Great Lakes pirate sailed his way into Michigan legend with booty of timber and venison
Dan Seavey wasn’t the only jolly pirate who commandeered ships on the Great Lakes, but he may have been the “jolliest.”
Writer Scott Atkinson published a story about Seavey in Hour Detroitlate last year. According to Atkinson, the legends about Seavey – like the myth that he was the only person prosecuted for piracy in Michigan – are not necessarily true. But the swindler’s larger-than-life story remains compelling today.
The pirate’s booty on the Great Lakes wasn’t gold or silver. Instead, Seavey stole ships full of lumber and illegal venison, commodities he hoped to sell in lakeside cities like Chicago. Still, Atkinson said, these pure Michigan pirate tales are just as glamorous as any Johnny Depp blockbuster.
Seavey was a fierce fighter who once killed a man by flipping a piano onto him. But he was “an even fiercer drinker,” Atkinson said. The pirate left his rivals too inebriated to stand.
Seavey was a fierce fighter and an even fiercer drinker.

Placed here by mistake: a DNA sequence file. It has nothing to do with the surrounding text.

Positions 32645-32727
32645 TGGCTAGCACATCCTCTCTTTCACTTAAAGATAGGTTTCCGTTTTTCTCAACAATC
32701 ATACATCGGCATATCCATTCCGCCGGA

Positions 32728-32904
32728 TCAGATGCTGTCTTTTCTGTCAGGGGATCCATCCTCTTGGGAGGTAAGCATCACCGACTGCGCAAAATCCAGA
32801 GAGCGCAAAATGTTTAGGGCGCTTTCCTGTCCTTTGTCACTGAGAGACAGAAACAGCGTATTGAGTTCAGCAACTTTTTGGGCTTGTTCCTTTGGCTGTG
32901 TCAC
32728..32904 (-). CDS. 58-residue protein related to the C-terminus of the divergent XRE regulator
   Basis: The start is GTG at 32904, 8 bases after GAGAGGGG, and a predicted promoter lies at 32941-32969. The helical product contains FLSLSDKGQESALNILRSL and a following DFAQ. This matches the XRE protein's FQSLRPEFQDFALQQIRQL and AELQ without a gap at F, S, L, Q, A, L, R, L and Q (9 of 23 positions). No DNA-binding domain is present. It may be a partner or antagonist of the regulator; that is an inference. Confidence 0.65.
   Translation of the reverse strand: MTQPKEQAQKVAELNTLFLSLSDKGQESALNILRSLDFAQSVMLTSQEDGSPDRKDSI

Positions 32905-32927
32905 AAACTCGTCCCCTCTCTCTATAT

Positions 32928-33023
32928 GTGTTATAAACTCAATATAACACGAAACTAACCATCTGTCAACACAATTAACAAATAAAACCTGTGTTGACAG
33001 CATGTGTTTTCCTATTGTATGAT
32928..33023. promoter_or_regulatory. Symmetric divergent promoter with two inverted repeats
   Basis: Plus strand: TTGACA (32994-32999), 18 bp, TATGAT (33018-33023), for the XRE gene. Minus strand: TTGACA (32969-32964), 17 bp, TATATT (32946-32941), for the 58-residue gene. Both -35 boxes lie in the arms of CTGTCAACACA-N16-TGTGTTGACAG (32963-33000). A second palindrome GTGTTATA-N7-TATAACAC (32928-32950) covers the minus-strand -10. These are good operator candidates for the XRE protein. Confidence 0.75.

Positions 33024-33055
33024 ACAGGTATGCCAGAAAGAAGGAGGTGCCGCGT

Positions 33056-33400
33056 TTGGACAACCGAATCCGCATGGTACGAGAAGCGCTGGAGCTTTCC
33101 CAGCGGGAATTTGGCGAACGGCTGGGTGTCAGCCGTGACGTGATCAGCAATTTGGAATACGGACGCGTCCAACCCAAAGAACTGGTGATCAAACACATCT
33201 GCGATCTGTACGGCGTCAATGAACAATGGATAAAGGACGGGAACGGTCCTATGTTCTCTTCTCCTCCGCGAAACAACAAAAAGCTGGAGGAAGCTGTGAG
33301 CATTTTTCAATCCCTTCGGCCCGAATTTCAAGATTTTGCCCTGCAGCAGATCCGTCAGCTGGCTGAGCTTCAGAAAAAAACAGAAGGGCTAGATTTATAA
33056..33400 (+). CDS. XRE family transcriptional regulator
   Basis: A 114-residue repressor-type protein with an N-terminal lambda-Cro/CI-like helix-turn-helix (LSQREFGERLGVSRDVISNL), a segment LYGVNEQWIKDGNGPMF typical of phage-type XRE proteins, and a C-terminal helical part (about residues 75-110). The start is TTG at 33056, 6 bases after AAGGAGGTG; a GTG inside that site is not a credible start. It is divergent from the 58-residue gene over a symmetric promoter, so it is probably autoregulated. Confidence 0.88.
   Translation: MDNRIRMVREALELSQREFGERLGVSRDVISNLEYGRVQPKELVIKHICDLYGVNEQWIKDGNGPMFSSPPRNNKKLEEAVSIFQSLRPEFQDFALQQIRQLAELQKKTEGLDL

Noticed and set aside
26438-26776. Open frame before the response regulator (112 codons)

Before he was finally captured, Seavey led marshals on a wild cat-and-mouse across Lake Michigan. While his pursuers used steam power, Seavey fled in a sailboat. It was “just him and the wind,” Atkinson said, which struck the writer as “very pirate-y.”
Even after his apprehension, Seavey reportedly never spent a day in jail for his actions. Still, his ending wasn’t so swashbuckling. Atkinson said the pirate died very poor in a Wisconsin nursing home. Despite this, the mythology of the Roaring Dan Seavey lives on. Atkinson said “we associate pirates with a free life," with "sailing the seas, attached to nothing, doing whatever they want, taking whatever they want.” That kind of legend is hard to sink.
Hear more about Great Lakes pirate Roaring Dan Seavey in the interview above.